All About the FDA’s “Drug Trials Snapshots” Database, Demographic Data About U.S. Trials
From an FDA Announcement:
Have you ever wondered if someone like you participated in the clinical trials for a new drug? If you have, you’re not alone.
That’s why FDA is making demographic information from clinical trials, such as the inclusion of women and minority groups, more easily available to consumers through its online Drug Trials Snapshots database. This section of the FDA website is written in an easy-to-read format so you can see who took part in research studies for new drugs by sex, race, and age.
Snapshots also help people understand if there are any differences in the benefits or side effects of a new drug between men and women, and among patients of different races and ages.
Through Drug Trials Snapshots, FDA is addressing concerns raised by advocacy groups and the public, including important issues such as tracking information about how many women and minorities participate in drug trials.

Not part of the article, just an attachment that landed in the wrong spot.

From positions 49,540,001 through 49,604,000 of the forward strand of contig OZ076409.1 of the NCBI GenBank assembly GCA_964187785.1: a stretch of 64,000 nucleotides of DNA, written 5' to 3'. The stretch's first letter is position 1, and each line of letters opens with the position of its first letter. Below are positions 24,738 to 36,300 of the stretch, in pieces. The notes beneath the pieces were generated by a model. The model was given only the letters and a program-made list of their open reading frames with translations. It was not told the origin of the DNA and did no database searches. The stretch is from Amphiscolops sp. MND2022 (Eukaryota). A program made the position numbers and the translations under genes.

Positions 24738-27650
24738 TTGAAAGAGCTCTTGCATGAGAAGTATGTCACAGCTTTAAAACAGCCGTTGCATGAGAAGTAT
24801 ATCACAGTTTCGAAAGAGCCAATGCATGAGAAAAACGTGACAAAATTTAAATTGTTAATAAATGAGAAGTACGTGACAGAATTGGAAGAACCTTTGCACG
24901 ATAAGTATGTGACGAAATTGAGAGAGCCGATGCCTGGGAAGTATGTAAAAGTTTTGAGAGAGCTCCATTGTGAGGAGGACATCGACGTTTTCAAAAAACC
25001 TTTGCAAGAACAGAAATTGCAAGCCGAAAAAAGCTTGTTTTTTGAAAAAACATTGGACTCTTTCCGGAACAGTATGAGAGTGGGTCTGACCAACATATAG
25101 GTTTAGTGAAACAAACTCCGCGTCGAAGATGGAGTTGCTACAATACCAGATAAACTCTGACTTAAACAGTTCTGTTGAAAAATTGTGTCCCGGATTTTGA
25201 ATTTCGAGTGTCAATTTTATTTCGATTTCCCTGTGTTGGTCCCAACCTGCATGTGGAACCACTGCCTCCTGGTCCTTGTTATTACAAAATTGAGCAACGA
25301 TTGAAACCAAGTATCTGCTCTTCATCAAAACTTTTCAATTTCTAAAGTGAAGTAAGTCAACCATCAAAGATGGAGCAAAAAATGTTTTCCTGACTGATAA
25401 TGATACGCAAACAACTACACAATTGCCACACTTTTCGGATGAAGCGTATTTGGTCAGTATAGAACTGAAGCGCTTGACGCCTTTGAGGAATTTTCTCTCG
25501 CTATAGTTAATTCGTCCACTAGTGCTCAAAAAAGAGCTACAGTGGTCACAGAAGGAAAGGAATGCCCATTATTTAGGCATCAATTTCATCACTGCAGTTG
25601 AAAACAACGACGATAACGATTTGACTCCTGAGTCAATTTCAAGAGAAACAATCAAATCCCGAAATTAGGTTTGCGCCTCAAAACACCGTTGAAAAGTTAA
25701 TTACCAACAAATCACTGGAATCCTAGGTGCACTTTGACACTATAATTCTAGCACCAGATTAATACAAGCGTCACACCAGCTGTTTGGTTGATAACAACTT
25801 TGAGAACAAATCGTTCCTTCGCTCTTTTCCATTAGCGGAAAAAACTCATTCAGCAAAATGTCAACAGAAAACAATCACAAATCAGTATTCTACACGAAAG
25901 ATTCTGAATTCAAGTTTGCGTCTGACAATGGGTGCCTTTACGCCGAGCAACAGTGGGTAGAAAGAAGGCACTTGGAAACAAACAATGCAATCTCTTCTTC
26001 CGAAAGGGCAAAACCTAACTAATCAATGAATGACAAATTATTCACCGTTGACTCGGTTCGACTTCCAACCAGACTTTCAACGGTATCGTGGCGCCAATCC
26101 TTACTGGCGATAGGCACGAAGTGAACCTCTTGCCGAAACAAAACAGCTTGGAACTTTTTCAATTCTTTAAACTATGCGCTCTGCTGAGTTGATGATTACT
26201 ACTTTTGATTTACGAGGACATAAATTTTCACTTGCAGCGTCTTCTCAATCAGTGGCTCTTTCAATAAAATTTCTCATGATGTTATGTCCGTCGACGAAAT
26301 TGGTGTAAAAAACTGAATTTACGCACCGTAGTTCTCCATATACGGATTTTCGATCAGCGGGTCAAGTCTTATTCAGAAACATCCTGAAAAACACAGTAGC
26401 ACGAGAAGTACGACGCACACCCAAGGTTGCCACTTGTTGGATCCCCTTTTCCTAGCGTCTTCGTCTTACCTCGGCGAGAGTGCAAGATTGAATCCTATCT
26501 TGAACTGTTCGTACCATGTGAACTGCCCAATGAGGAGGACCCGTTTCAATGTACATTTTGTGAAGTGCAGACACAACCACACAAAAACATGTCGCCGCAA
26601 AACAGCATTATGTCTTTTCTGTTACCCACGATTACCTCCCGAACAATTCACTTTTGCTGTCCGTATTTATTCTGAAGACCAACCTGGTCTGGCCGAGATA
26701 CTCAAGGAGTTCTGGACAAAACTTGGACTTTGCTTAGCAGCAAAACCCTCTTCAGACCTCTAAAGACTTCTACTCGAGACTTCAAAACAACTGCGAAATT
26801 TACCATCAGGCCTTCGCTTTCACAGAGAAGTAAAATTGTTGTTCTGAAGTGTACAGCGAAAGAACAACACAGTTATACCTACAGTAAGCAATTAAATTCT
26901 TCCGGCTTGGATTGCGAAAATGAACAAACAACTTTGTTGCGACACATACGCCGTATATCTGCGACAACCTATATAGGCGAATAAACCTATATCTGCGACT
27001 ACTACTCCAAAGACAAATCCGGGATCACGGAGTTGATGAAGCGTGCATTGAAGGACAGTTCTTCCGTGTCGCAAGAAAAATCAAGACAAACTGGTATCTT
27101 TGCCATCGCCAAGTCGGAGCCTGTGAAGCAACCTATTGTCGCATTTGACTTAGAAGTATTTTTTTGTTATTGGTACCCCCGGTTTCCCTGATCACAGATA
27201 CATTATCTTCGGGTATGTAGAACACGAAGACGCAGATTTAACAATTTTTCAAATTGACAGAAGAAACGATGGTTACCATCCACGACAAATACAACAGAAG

It used to be hard for consumers to find details about how many people were enrolled in drug trials – as well as information about their race, sex, and age.
Drug Trials Snapshots provide more information than is found in the patient prescribing information (or drug label) – but keep in mind that they don’t replace it or provide prescribing information.
Direct to Drug Trials Snapshots
About Gary Price
Gary Price (firstname.lastname@example.org) is a librarian, writer, consultant, and frequent conference speaker based in the Washington D.C. metro area. He earned his MLIS degree from Wayne State University in Detroit. Price has won several awards including the SLA Innovations in Technology Award and Alumnus of the Year from the Wayne St. University Library and Information Science Program. From 2006-2009 he was Director of Online Information Services at Ask.com. Gary is also the co-founder of infoDJ an innovation research consultancy supporting corporate product and business model teams with just-in-time fact and insight finding.